A mother who breastfeeds her baby passively transfers antibodies in breast milk to her child. Although this is one way of protecting a newborn baby against infectious disease it is still very important to immunize newborn babies according to the recommended immunization schedule.

  • COMMENT - 2

  • Dr. AJIT V PANDYA (Viewer) 16th Nov 2015 - 5:12 PM
    i am aspecting answers for above questions as part of general discussion....
    • NDWIGA TARATISIO (Author) 16th Nov 2015 - 9:12 PM
      Dr pandya, I hope you got my answer.
    • NDWIGA TARATISIO (Author) 19th Nov 2015 - 6:29 PM
      Dr. AJIT V PANDYA, a) -the body of exclusively breastfeed baby quickly response to the vaccines
      - EBF helps distract pain during administration of vaccines as the baby suckles.
      b)Types of vaccines recommended to the mother and the baby.
      Vaccines recommended to the mother
      -tetanus toxoid.

      vaccines recommended to the baby
      - BCG
      - OPV
      - rotavix
      - measles
      - PCV

      .c).....3 when the baby get immunisation from mother (antibldies)..are not getting digested
      in baby ?
      - the antibodies from the mother are not digested in body of the baby, they just coat gut and block the entry of infection that could otherwise cause disease.

  • COMMENT - 3

  • OBAJEMU ALICE OLUWATOSIN (Viewer) 17th Nov 2015 - 1:33 PM
    This is a job well done. Athough, I think you should have summarised your abstract better. What are your recommendations about the educational level of nursing mothers as related to EBF. Is there any relationship between the level of education and yielding to exclusive breastfeeding among these mothers?

  • COMMENT - 4

  • NDWIGA TARATISIO (Author) 17th Nov 2015 - 4:52 PM
    Thanks for the questions. I tried to capture everything in the abstract and that's why its a bit long. The recommendations on the educational level of mothers related to EBF are captured in recommendation 3. The relationship between he level of education and yielding to exclusive breastfeeding among these mothers is on Pg 9 paragraph 2. thats is those who had the highest level of education also had more
    knowledge on exclusive breastfeeding as confirmed by the odd ratio.

    Hope i have answered your question.

  • COMMENT - 5

  • MACLAWRENCE KOLAPO OYEYEMI FAMUYIWA (Viewer) 17th Nov 2015 - 11:16 PM
    Without mincing words you have made an encouraging attempts in presenting a good research article, kudos to you. but I also feel you would have done a great deal of this attempt by you including the confidence interval (CI) especially at 95% of your Odd ratio to show its precision, also you did not include the p-values which would have shown the statistical significance of these your variables. I also believe that you ought to have eliminated confounding variables by doing stratification or multiple regression of your values to produce adjusted odd ratio, so as to colour your beautiful work in a more scientific garb. All the same, it is a beautiful piece, and I wish you the best in this beautiful world of research.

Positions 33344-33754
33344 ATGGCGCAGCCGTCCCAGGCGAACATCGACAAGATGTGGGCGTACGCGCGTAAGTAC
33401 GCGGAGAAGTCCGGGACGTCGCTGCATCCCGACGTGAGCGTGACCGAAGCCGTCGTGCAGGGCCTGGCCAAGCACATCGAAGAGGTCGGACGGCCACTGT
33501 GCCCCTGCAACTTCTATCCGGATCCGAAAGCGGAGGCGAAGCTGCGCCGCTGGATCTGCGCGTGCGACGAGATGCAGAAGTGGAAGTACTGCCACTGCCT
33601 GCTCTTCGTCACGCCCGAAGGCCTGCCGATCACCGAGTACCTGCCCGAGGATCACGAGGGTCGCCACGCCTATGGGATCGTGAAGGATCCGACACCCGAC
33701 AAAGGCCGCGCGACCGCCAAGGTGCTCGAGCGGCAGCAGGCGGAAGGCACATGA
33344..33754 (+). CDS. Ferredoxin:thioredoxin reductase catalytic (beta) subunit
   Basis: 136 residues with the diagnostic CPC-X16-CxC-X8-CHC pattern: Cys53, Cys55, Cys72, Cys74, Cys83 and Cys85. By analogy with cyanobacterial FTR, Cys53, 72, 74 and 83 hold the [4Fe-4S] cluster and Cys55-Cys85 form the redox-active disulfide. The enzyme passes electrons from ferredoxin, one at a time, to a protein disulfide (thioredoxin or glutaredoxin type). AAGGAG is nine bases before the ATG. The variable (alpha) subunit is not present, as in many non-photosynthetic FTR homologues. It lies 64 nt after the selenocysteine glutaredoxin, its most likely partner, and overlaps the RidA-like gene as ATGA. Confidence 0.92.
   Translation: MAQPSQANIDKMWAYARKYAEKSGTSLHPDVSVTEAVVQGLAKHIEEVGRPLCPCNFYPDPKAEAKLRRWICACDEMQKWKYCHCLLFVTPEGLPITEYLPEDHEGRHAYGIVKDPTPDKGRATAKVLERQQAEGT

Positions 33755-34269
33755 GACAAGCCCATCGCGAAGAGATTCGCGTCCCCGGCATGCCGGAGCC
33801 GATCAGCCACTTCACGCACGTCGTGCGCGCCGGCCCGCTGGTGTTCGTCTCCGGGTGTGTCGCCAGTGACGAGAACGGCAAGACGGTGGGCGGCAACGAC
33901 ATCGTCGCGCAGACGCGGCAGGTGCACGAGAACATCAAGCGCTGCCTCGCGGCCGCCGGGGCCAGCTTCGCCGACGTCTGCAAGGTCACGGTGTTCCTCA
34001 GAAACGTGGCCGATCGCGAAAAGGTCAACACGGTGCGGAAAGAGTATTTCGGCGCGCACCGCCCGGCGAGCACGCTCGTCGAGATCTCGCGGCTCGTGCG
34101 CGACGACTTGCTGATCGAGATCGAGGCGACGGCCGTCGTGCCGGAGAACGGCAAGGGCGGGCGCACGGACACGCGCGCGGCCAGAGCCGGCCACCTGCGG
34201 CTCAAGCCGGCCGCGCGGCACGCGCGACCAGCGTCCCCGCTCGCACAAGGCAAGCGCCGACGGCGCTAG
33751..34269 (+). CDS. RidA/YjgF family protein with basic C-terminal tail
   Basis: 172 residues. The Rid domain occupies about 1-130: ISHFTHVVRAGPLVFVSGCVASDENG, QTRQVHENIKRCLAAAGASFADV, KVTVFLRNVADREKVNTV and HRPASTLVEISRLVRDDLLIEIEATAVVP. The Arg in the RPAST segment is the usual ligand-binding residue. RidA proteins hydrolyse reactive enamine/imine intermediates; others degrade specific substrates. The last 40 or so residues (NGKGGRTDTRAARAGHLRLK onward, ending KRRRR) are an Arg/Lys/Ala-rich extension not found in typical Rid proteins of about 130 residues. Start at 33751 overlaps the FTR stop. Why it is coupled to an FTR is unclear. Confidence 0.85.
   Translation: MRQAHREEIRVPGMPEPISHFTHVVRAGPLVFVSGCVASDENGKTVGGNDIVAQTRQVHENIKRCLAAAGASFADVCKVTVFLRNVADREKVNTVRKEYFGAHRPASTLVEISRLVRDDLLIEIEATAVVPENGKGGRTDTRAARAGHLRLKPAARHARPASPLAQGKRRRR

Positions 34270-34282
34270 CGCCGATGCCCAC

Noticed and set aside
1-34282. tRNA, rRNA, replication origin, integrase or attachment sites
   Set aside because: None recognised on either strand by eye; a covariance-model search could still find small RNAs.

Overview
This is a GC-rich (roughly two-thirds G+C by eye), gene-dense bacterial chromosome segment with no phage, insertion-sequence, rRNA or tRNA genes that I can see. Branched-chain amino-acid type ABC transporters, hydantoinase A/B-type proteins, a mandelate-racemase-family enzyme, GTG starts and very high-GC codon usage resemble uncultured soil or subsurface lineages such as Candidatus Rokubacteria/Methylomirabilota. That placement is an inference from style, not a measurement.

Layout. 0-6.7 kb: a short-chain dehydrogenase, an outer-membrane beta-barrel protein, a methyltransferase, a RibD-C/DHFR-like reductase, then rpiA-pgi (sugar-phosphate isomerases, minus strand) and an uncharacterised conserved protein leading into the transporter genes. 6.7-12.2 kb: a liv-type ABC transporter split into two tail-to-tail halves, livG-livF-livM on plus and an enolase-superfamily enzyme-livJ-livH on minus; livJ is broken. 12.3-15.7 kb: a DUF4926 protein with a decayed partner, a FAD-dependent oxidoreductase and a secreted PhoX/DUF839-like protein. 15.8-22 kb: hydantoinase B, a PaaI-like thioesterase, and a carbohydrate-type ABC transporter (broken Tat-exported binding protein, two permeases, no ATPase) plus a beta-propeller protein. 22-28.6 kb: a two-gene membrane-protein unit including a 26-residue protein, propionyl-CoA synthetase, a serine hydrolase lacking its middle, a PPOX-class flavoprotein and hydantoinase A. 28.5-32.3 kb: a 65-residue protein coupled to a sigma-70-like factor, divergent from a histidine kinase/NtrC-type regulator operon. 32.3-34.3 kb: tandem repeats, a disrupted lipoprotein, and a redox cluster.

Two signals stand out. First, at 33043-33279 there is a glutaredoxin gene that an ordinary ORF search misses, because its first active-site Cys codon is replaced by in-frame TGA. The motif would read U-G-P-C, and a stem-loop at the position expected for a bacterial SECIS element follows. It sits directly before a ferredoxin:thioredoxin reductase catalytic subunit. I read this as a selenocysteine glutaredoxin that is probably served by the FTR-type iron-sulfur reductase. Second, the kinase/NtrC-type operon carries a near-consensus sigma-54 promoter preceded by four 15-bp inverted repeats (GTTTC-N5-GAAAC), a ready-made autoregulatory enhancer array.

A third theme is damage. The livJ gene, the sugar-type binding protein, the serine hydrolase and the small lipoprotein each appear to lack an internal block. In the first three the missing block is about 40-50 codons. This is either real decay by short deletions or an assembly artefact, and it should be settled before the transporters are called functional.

• NDWIGA TARATISIO (Author) 18th Nov 2015 - 11:56 AM
      Thanks my friend MACLAWRENCE KOLAPO OYEYEMI FAMUYIWA for the encouragement. All the comments will be included in the final paper.

  • COMMENT - 6

  • Olukayode Oladeji Alewi (Viewer) 19th Nov 2015 - 11:51 AM
    Thank you for this study, Ndwiga. In line with your study aim- to ''assess factors that hide exclusive breastfeeding among the mothers...." , you mention in your results that 20 % of the study population were not aware of exclusive breastfeeding; what is (are) the factors responsible for this unawareness?
    Thank you

  • COMMENT - 7

  • Umwangange Marie Louise (Viewer) 19th Nov 2015 - 3:49 PM
    Thank you Ndwiga for your work.What do you think to involve men in strengthening the exclusive breastfeeding habit, as we know in African countries culture, men are influencing familial decision making, and when men really understand the role of exclusive breastfeeding, it will become easier to abide to that healthy habit.
    Regarding the article, what do you think about the small sample size? Do you think the results from the sample could be generalized to whole county?
    On the other hand, What is the writing style used? If APA was used, you should adjust the reference list according to APA. Thank you for your effort.

  • COMMENT - 8

  • NDWIGA TARATISIO (Author) 20th Nov 2015 - 7:37 PM
    Thanks Kayode alewi alewi for your question. The factors responsible for the lack of awareness are: Low level of education amongst the mothers which results in failure to understand the need to attend antenatal clinics where EBF message is disseminated. Another factor is failure of health professionals to conduct EBF campaigns from door to door.

  • COMMENT - 9

  • NDWIGA TARATISIO (Author) 20th Nov 2015 - 7:42 PM
    Thanks for your question Umwangange Marie Louise. Involving men can indeed boost the uptake of EBF. When they fully understand the health benefits of EBF the can give support e.g. by excusing their wives from some domestic chores for them to exercise EBF. The sample size is not a representative of the whole county since it was carried out in cosmopolitans’ urban area with diverse economic factors. More research is therefore needed to include the rural areas of the county. The APA style was used. all the corrections including this one will be done and APA formatt done for the references. Thank you once again.